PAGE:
Fronted by former Escape the Fate front man Ronnie Radke, Falling in Reverse is a post-hardcore band based out of Nevada. The band was formed by Radke while he was serving time in Nevada’s High Desert State Prison for a 2008 parole violation. While imprisoned, Radke recruited guitarists Derek Jones and Jacky Vincent , drummer Ryan Seaman, and bassist Mika Horiuchi to help him realize the musical vision he was creating in his head while behind bars, meeting with his bandmates during visiting hours and spending the rest of his time writing. After serving two-and-a-half years of a four-year sentence, Radke was released in late 2010, and the band set to work on their debut, bringing their driving, melodic sound to life in 2011 with the release of The Drug in Me Is You. Horiuchi left the band and was replaced by Ron Ficarro in early 2012. That year, Radke and the new lineup returned to the studio to record their sophomore release, Fashionably Late. Released in mid-2013, the album saw the band adding hip-hop and electronic elements to their original post-hardcore sound. The album fared well on the charts, but received little support from critics. The band kicked off a tour in support of the effort, which was cut short by the birth of Radke’s son. In early 2014, Falling in Reverse hit the road again, this time with Radke’s former band, Escape the Fate , on the Bury the Hatchet tour. Ficarro parted ways with the band once the tour concluded, his slot filled by Escape the Fate’s Max Green (who ended up leaving the band after just five months, replaced by Zakk Sandler). The band’s third studio long-player, Just Like You (Epitaph ), arrived in early 2015 and fared better with critics. Keeping Fashionably Late experiments with hip-hop on the sidelines, Just Like You saw the band returning to a heavier and more scream-centric focus. They toured for much of the year, parting with longtime guitarist Jacky Vincent that October, and continuing promotion with his replacement Christian Thompson. Their fourth long-player, Coming Home, was released in the spring of 2017. Guitarist Derek Jones died on April 21, 2020; he was 35 years old.
Bay Area trio Green Day stormed the mainstream in the early ’90s with their snarling, snotty brand of three-chord pop-punk, delivered with a heavy dose of anarchic attitude and headline-grabbing antics. Influenced by their late-’70s punk predecessors, they went on to introduce a new, younger generation to the genre. Major-label breakthrough Dookie was the jewel in the crown of their ’90s punk era, a modern classic regarded as one of the most defining albums of the decade. Maturing in the 21st century, the band hit a career peak with 2004’s Grammy-winning international success American Idiot, a socio-political rock opera that ushered in the next stage of their evolution as one of America’s most acclaimed rock bands. In 2015, 25 years after their debut, Green Day were inducted into the Rock & Roll Hall of Fame. Green Day arose from the Northern California underground punk scene. Childhood friends Billie Joe Armstrong (guitar, vocals) and Mike Dirnt (bass) formed their first band, Sweet Children, in Rodeo, California when they were 14. By 1989, the group had added drummer Al Sobrante and changed its name to Green Day. That same year, the band independently released its first EP, 1000 Hours, which was well-received in the California hardcore punk scene. Debut full-length 39/Smooth and the Slappy EP arrived soon after in 1990. By 1991, the group had signed a contract with local independent label Lookout. Combining their first three efforts into one compilation, Green Day issued 1,039/Smoothed Out Slappy Hours for the label. Shortly after its release, they replaced Sobrante with Tre Cool (born Frank Edwin Wright III), who became the band’s permanent drummer. Throughout the early ’90s, Green Day continued to attract a cult following, which only gained strength with the release of their second album, 1992′s Kerplunk. The underground success of Kerplunk led to a wave of interest from major record labels, and the band eventually decided to sign with Reprise. Dookie, Green Day’s major-label debut, was released in the spring of 1994. Thanks to MTV’s support of the initial single “Longview,” Dookie became a major hit. The album continued to gain momentum throughout the summer, with its second single, “Basket Case,” spending five weeks on top of the American modern rock charts. At the end of the summer, the band stole the show at Woodstock ’94, which increased the sales of Dookie. By the time their fourth single, “When I Come Around,” began its seven-week stay at number one on the modern rock charts in early 1995, Dookie had sold over five million copies in the U.S. alone; it would eventually top ten million in America, selling over 15 million copies internationally. Dookie also won the 1994 Grammy for Best Alternative Music Performance. Green Day quickly followed Dookie with Insomniac in the fall of 1995; during the summer, they hit number one again on the modern rock charts with “J.A.R.,” their contribution to the Angus soundtrack. Insomniac performed well initially, entering the U.S. charts at number two and selling over two million copies by the spring of 1996, yet none of its singles — including the radio favorite “Brain Stew/Jaded” — was as popular as those from Dookie. In the spring of 1996, Green Day abruptly canceled a European tour, claiming exhaustion. Following the cancellation, the band spent the rest of the year resting and writing new material before issuing Nimrod in late 1997. Three years later, their long-awaited follow-up, a refreshingly poppy record titled Warning, was released. Another long wait preceded 2004′s American Idiot, an aggressive rock opera that became a surprise success — a chart-topper around the world, a multi-platinum Grammy winner, and easily the best-reviewed album of their career. Green Day reveled in the album’s success, hitting numerous award shows and performing as part of Live 8 in July 2005. That fall brought the release of Bullet in a Bible, a concert album that documented the trio’s expansive Idiot live show. With their popularity and commercial viability restored, Green Day took on several small projects before returning to the studio. They contributed a cover of John Lennon’s “Working Class Hero” to the charity album Instant Karma, appeared in The Simpsons Movie, and recorded an entire album of ’60s-styled rock & roll under the alias of Foxboro Hot Tubs. While presenting an award at the Grammys in early 2009, the band announced the impending release of Green Day’s eighth album, 21st Century Breakdown, which had been recorded with veteran producer Butch Vig. In May of 2009, 21st Century Breakdown was released, picking up where American Idiot left off as another ambitious punk rock opera. The album was a commercial success, selling over 215,000 copies in its first three days of sales. In 2009, American Idiot was adapted for the stage, and the following year, Green Day lent their talents to the original cast recording, combining a driving score with Broadway vocal arrangements. The band released the live Awesome as F**k in 2011. During the summer of 2012, Green Day unveiled their ambitious plans for the fall and winter: they would release not one but three new albums. The records — ¡Uno!, ¡Dos!, ¡Tré! — would appear in September 2012, November 2012, and January 2013, respectively, with each individual bandmember gracing one of the album covers on his own. The first, appropriately called ¡Uno!, was preceded by the disco-rock single “Kill the DJ” and the anthemic arena rocker “Oh Love.” ¡Uno! was set for a splashy release in September 2012, but the weekend prior to its release, Billie Joe Armstrong had an on-stage breakdown during a set Green Day played at the iHeartRadio Music Festival in Las Vegas. Days later, it was announced that Armstrong entered rehab for substance abuse; not long afterward, the band’s touring plans for 2013 were canceled. ¡Dos! arrived as scheduled in November 2012 and ¡Tré! was moved up to a December release. Demolicious , a collection of 18 demos recorded during the making of their ¡Uno! ¡Dos! ¡Tré! trilogy, showed up in time for 2014′s Record Store Day release schedule. In 2015, Green Day were inducted into the Rock & Roll Hall of Fame. Following their induction, producer Rob Cavallo announced that he had started work on a new album with the trio. As they labored on the new record, Green Day released a single called “Xmas Time of the Year” for the 2015 holiday. The raucous “Bang Bang” was the first taste of their 12th record, Revolution Radio , which arrived in October 2016. The album topped the charts around the globe and featured the radio hit “Still Breathing.” A year later, the group released a career-spanning compilation called Greatest Hits: God's Favorite Band , which included the previously unreleased “Back in the USA.” Another retrospective release arrived in 2019, commemorating the band’s 25th anniversary of playing Woodstock ’94. Green Day Live!: Woodstock 1994 received a limited pressing for Record Store Day and debuted at number 156 on the Billboard 200. In early 2020, the trio returned with their 13th studio album Father of All…, also known as “Father of All Mother**ahem**ers.” The album represented a different approach for the band, with a short running time of less than 30 minutes and songs that tended more toward glam, soul, and anthemic rock than Green Day’s usual punk. The album debuted at number four on the Billboard Top 200 charts despite mixed critical reviews. Later that year Armstrong released the covers song compilation No Fun Mondays.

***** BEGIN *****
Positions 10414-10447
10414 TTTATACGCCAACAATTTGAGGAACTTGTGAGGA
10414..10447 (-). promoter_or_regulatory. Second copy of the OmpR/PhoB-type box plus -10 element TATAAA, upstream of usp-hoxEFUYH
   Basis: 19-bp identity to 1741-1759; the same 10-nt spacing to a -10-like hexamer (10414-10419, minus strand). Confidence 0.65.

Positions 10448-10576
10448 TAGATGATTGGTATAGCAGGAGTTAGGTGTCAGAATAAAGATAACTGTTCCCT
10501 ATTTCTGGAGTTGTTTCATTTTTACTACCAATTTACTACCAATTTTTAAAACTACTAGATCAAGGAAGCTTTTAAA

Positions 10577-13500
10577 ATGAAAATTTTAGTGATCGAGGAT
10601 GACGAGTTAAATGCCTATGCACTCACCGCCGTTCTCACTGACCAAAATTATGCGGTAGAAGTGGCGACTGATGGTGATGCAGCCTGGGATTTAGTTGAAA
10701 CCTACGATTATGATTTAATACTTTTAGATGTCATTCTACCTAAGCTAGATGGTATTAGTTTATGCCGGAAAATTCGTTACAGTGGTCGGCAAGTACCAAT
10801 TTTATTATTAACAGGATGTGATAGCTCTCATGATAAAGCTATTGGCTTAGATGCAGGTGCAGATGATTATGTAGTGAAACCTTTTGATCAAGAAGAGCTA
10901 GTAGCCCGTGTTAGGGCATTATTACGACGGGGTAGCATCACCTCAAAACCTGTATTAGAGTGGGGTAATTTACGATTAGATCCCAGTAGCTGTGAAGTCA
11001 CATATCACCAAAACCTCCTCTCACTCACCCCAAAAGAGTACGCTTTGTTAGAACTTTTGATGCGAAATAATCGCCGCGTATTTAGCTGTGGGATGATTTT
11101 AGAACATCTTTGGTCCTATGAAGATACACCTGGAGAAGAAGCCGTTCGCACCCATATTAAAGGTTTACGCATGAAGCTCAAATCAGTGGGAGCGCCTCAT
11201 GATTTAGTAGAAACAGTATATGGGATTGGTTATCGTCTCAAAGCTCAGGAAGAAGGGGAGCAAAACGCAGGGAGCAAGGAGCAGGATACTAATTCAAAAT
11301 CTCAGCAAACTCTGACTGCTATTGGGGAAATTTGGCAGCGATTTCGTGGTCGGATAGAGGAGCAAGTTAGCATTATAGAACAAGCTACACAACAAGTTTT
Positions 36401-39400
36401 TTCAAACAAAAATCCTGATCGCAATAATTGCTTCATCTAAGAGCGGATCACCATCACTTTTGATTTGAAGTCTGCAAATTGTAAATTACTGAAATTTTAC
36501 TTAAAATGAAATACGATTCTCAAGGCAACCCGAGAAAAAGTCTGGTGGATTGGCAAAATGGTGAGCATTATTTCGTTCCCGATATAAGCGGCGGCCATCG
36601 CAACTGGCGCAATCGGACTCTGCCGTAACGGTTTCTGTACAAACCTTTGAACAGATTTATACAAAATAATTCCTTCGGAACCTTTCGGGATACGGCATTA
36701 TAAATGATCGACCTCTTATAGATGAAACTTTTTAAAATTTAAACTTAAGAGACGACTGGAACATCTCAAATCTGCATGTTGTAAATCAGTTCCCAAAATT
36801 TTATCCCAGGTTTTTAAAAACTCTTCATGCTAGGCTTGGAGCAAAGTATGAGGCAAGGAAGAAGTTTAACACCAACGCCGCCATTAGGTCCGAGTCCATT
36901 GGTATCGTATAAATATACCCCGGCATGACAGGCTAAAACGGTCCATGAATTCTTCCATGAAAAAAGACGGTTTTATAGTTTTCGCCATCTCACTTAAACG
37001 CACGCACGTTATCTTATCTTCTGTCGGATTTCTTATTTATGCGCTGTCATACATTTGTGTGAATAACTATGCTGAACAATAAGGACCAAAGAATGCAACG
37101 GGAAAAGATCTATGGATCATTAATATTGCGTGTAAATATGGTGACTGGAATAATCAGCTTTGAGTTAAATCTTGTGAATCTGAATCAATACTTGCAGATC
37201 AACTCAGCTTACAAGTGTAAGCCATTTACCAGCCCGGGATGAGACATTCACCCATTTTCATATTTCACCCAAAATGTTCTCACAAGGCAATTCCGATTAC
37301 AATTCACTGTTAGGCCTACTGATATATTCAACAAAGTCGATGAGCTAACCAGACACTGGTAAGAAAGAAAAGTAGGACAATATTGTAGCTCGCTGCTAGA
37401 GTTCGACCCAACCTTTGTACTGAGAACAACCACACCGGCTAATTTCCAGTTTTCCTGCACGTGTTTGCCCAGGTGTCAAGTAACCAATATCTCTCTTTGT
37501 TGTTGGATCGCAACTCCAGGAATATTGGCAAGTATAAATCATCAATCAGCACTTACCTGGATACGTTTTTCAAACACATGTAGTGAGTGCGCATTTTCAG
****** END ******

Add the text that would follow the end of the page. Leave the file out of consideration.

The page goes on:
The Offspring’s metal-inflected punk became a popular sensation in 1994, selling over four million albums on an independent record label. While the group’s credentials and approach follow the indie rock tradition of the ’80s, sonically the Offspring sound more like an edgy, hard-driving heavy metal band, with their precise, pulsing power chords and Dexter Holland’s flat vocals. Featuring Holland, guitarist Kevin "Noodles" Wasserman, bassist Greg Kriesel, and drummer Ron Welty, the Offspring released their self-titled debut album in 1989. Four years later, their second album, Ignition, became an underground hit, setting the stage for the across-the-board success of 1994′s Smash. The Nirvana sound-alike “Come Out and Play,” the first single from the album, became an MTV hit in the summer of 1994, which paved the way to radio success. The Offspring were played on both alternative and album rock stations, confirming their broad-based appeal. “Self Esteem,” the second single, followed the same soft verse/loud chorus formula and stayed on the charts nearly twice as long as “Come Out and Play.” The group got offers from major labels, yet chose to stay with Epitaph . While they were able to play arenas in the U.S., their success didn’t translate in foreign countries. Nevertheless, the band’s popularity continued to grow in America, as “Gotta Get Away” became another radio/MTV hit in the beginning of 1995. The Offspring recorded a version of the Damned’s “Smash It Up” for the Batman Forever soundtrack in the summer of that year; it kept the group on the charts as the bandmembers worked on their third album. Following a prolonged bidding war and much soul-searching, the Offspring decided to leave Epitaph Records in 1996 for Columbia Records. The move was particularly controversial within the punk community, and many artists on the Epitaph roster, including Pennywise and owner Brett Gurewitz, criticized the band. After much delay, the Offspring finally released their Columbia debut, Ixnay on the Hombre, in February of 1997. Expectations for the record were high and it did receive good reviews, but Ixnay on the Hombre failed to become a crossover hit on the level of Smash, and the group also lost a significant portion of its hardcore punk audience due to the album’s major-label status. Americana followed in 1998, scoring the hit “Pretty Fly (For a White Guy).” In mid-2000, the Offspring made controversial headlines with their decision to offer Conspiracy of One free of charge via the Internet prior to the initial November release date. Sony Music did not adhere to such a move and threatened a lawsuit; therefore, the band nixed plans to release the album in such a manner. Individual singles, however, were made available on the band’s official website and other music-related sites such as MTV Online. The Offspring returned in 2003 with Splinter. The album was released through Columbia, proving the band’s flouting of the record biz hadn’t soured the major labels. It also featured the single “Hit That,” which returned to the smarmy, pop-referential feel of “Pretty Fly.” The Offspring toured the world in support of Splinter, and in the process they hit nearly every continent at least once. They returned in June 2005 with a greatest-hits set; in addition to their major hits, it included the new track “Can’t Repeat.” In 2008, after several delays, the band returned with its first studio release in four-and-a-half years, releasing the highly anticipated Rise and Fall, Rage and Grace. While touring for their latest effort, the Offspring set to work writing new material and recording when they could. After three years of work, their ninth album, Days Go By, arrived in the summer of 2012.